Nanotextured Hemophobic Surfaces

E. Loth, M.B. Lawrence
University of Virginia, US

Keywords: blood repellency surface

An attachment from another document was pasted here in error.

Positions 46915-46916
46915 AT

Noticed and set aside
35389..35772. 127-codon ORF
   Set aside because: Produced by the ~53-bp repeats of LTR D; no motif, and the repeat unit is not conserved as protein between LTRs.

This study investigates a new concept for medical surfaces called “hemophobicity”, i.e. surface coatings that are blood repellent. Over the past decade, surface modification technology platforms have advanced significantly to improve the functionality of medical devices. Efforts to reduce contamination through wettability has led to a transition from stainless steel to surfaces that have higher contact angles, e.g. Teflon which is water-repellant, i.e. “hydrophobic”. However, Teflon is complex to sterilize and is shown in this study to not be blood repellent. Thus, development of durable, strerilizable “homophobic” coatings may represent an important goal for the medical devices industry. To focus on the protein aspects, blood and plasma samples with an anti-clotting agent were investigated in terms of their dynamic wetting angles using free droplets deposited on various surfaces. It can be seen that the superhydrophobic nanocomposite coatings based on an inexpensive polymer self-assembly provide high degree of blood repellency. Additional work showed that once there is significant air exposure starts, a gel-like protein skin forms on the surface which does not degrade the static contact angle but rapidly degrade the dynamic angles.